Fron Zero Hedge:
Submitted by Tyler Durden on 12/10/2010
With the Federal Reserve now actively participating in capital markets, it should be noted that just like every other asset manager, the Fed has to be held accountable for its trading efficacy. After all, the Treasury takes every opportunity to remind the US public how courtesy of record amounts of new government debt, it has managed to make “profits” on its assorted investments, which are merely transfers of risk from one entity to another, and the “another” being the US taxpayer, although not directly, but indirectly via the now ludicrous amount of US debt which will never be repaid. Which is why the US taxpayer may want to know that in just the most recent POMO schedule – that from early November to December – the Federal Reserve has lost $2.4 billion in taxpayer capital by its mistimed market operations, primarily due to the recent rise in interest rates. This is $2.4 billion that has not evaporated, but instead has been transferred to Primary Dealers under the “profit on trade” category. This is also money that will be used to determine, and fund, banker bonuses.
by Marian Wang
A provision in the financial reform law forced the Federal Reserve to disclose the details of the trillions it lent out at the height of the recent financial crisis.
You can see the data from some of the Fed’s emergency lending programs in our interactive. In all, there were 11 programs—a mess of confusing acronyms like AMLF, TALF, PDCF, CPFF and so on —but generally speaking, they were designed to stabilize the economy by enabling financial firms to keep many forms of lending going at a time when credit was hard to come by. Here’s a rundown of what’s come to light from this data so far.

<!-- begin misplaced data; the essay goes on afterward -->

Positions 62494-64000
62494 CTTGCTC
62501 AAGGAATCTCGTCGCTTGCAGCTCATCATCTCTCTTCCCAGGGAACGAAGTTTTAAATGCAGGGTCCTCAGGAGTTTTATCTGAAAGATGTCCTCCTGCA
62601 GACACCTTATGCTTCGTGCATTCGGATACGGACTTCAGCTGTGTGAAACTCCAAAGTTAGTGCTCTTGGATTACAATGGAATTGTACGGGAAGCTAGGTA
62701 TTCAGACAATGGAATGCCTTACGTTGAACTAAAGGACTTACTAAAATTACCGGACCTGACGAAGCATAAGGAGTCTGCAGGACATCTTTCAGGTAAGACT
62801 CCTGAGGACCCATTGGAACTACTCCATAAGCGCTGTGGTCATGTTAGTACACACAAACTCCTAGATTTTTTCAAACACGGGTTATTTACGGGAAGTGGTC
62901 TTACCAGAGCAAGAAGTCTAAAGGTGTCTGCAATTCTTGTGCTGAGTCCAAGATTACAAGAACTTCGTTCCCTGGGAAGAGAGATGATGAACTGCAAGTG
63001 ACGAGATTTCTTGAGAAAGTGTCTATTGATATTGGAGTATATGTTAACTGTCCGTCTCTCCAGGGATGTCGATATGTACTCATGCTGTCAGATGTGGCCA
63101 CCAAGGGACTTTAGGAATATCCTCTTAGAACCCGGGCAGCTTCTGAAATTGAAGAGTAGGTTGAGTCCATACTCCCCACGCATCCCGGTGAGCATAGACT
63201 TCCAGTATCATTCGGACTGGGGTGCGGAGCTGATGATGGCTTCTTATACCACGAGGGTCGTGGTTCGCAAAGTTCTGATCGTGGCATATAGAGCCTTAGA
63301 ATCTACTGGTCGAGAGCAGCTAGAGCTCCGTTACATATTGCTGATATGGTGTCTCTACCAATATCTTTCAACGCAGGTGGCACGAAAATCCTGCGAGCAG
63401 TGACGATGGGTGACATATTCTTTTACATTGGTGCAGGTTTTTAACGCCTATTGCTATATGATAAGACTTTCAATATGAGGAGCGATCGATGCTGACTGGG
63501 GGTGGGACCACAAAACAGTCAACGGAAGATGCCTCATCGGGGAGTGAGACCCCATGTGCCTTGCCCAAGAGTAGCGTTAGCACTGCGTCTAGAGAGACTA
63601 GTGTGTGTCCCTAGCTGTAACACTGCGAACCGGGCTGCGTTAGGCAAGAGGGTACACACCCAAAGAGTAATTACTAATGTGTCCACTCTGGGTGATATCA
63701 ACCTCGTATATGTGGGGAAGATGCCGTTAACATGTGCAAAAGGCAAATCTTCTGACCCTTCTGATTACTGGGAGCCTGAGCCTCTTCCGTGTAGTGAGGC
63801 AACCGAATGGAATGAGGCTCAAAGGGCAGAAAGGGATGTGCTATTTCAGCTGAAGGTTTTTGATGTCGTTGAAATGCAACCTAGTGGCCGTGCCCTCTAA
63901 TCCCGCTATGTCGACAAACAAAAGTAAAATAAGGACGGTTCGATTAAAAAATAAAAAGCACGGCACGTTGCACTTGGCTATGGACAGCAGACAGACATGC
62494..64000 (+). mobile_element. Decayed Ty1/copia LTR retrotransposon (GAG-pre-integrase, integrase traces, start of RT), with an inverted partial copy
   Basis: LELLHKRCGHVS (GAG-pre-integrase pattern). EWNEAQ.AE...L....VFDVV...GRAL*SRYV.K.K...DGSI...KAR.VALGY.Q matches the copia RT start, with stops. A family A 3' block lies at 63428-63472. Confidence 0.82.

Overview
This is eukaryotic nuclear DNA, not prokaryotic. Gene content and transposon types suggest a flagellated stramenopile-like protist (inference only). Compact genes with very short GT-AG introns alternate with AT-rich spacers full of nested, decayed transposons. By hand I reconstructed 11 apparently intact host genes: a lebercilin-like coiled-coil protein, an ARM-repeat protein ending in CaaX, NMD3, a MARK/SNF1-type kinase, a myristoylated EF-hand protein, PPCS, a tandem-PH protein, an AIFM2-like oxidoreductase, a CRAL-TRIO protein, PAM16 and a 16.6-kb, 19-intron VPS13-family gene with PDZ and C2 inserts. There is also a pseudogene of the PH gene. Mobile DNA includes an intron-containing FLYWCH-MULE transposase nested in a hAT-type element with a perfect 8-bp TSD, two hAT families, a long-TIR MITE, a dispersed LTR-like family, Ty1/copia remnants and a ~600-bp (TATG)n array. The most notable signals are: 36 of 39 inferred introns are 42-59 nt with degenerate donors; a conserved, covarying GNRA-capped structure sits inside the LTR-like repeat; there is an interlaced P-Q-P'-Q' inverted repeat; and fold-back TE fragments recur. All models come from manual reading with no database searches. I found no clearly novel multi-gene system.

From The Huffington Post:
At a Senate Budget Committee hearing in 2009, I asked Fed Chairman Ben Bernanke to tell the American people the names of the financial institutions that received an unprecedented backdoor bailout from the Federal Reserve, how much they received, and the exact terms of this assistance. He refused. A year and a half later, as a result of an amendment that I was able to include in the Wall Street reform bill, we have begun to lift the veil of secrecy at the Fed, and the American people now have this information.
It is unfortunate that it took this long, and it is a shame that the biggest banks in America and Mr. Bernanke fought to keep this secret from the American public every step of the way. But, the details on this bailout are now on the Federal Reserve’s website, and this is a major victory for the American taxpayer and for transparency in government.
ProPublica – Interactive: Which Banks Got Emergency Loans from the Fed During the Financial Meltdown?
by Karen Weise and Dan Nguyen
Yesterday, the Federal Reserve released data on more than 21,000 loans and other deals it made through a dozen emergency programs created during the financial crisis. We looked at three of these programs and created an interactive news application analyzing the almost $15 trillion that the Fed loaned to financial institutions in hopes of boosting commercial lending and liquidity.
Full coverage: The Wall Street Money Machine